So I am not usually one who likes to request extensions of time to produce transcripts. We have 60 days for civil trials, 65 for criminal, in which to produce our pages. I had to break down this week and request one.
At first, I felt I wasn’t living up to my own high standards and expectations. I mean, really, why SHOULDN’T I be able to meet my deadline? 60 days is a long time to get out 2500 pages or so. But when I stepped back and took stock of my situation, I realized that it was not something I could do and maintain the high quality of work product that I strive to produce with every transcript.
I won’t deny that it’s been a crazy month/six weeks. I’ve spent a lot of time on the road. One of my editors went back to the “real” workforce and my other editor had some family issues to deal with. It just was NOT going to happen by May 5. Nope, no way. So I asked for an extension. Already, I feel the weight/pressure lessening. My editor has been able to get back into her groove, I’ve had a couple of days locally (in other words, not commuting too far out of county for court!), and the attorneys were simply FINE with my request for an extension.
So what was I worried about? In the end, my care and concern for the record are what shines through here. I could have, probably, working many late nights, produced all the pages and delivered them in a timely fashion. But would they have really been up to my high standards? I’d like to think so, but I can’t say for certain that in my mental and physical state of quasi-exhaustion that I would have been as attentive as I always strive to be.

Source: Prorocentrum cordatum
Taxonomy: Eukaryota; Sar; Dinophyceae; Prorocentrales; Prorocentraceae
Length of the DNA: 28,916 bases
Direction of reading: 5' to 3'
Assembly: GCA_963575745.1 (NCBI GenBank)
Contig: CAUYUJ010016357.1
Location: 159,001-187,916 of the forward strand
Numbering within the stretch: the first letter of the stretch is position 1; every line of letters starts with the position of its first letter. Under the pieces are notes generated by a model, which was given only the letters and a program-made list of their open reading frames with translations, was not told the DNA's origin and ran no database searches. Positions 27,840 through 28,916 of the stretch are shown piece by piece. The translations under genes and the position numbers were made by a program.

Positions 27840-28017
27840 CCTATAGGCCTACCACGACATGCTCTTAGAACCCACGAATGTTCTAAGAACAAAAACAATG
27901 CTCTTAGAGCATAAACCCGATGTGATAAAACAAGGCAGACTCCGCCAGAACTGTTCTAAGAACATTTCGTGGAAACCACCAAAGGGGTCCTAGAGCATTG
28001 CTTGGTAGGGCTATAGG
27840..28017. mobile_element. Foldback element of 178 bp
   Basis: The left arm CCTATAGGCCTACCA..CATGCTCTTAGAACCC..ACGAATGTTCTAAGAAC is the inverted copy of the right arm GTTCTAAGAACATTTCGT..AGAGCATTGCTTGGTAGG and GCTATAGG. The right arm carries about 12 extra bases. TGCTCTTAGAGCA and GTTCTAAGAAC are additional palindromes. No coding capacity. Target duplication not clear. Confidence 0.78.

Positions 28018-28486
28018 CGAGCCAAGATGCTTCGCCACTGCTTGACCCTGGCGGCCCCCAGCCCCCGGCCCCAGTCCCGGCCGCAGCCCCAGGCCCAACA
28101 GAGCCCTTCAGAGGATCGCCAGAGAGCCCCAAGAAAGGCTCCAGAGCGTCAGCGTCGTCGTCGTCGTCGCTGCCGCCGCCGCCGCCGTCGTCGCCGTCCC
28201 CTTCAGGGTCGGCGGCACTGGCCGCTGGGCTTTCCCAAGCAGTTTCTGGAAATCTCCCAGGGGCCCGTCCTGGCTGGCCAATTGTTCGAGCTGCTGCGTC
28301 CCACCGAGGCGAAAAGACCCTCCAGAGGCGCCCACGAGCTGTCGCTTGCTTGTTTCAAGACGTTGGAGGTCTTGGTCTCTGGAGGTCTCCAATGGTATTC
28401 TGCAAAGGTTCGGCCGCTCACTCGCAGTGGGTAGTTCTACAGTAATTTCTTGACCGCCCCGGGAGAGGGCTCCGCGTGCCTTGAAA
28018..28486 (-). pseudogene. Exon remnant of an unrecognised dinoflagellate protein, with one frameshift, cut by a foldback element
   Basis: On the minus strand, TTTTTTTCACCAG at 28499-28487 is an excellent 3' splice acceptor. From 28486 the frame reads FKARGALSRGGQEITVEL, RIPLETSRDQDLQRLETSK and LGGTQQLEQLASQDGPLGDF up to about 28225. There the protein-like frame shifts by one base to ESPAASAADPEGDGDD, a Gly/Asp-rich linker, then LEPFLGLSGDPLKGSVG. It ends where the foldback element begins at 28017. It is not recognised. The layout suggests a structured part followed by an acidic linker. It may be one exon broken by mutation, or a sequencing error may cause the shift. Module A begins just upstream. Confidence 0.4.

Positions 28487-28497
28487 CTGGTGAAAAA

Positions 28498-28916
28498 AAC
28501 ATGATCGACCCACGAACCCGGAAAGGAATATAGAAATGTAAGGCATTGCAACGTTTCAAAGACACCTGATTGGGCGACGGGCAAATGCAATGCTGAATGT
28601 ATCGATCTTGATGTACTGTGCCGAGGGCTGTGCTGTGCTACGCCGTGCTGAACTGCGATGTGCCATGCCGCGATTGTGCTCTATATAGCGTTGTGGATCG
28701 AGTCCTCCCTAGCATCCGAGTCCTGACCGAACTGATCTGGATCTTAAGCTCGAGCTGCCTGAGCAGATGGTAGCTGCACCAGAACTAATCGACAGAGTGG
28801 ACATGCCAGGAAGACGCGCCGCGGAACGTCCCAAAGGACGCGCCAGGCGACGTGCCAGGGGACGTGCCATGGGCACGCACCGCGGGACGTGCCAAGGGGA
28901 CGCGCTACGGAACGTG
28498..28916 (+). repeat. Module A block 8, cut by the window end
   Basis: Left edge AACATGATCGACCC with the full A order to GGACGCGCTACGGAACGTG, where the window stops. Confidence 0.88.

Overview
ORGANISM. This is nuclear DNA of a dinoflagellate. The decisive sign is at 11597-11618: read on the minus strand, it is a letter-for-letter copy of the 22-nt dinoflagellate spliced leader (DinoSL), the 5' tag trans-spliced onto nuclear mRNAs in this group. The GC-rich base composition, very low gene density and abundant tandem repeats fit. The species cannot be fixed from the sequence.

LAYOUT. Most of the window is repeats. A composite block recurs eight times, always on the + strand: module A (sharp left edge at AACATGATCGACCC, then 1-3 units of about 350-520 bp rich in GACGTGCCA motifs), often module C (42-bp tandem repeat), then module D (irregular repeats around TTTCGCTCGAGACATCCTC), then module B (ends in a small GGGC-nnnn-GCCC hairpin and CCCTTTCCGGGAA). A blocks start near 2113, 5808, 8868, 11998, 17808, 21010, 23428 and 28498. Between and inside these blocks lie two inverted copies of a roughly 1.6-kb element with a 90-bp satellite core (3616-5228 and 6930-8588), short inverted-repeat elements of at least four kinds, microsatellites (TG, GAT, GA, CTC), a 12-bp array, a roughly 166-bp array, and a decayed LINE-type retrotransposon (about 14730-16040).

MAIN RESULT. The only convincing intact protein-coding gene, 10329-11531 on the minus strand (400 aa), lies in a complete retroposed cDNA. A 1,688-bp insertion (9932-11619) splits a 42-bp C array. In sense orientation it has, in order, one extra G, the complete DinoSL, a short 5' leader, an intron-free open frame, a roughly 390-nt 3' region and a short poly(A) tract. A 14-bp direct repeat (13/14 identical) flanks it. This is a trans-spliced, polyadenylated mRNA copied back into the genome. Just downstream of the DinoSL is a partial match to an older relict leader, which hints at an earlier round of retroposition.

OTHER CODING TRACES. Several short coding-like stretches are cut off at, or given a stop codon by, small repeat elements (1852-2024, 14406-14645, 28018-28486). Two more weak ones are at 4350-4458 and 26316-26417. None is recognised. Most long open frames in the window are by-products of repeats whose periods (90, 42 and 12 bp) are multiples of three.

While I recognize that this is a tool I have at my disposal, these extensions, I do need to be sure that I don’t abuse it and continue to manage my time as best as I can. But in the end, I believe I did honor to the profession and to the record by giving myself a little bit of breathing room.
My transcript is now due on June 6. Trust me, I will have it done by then – what a birthday present that will be.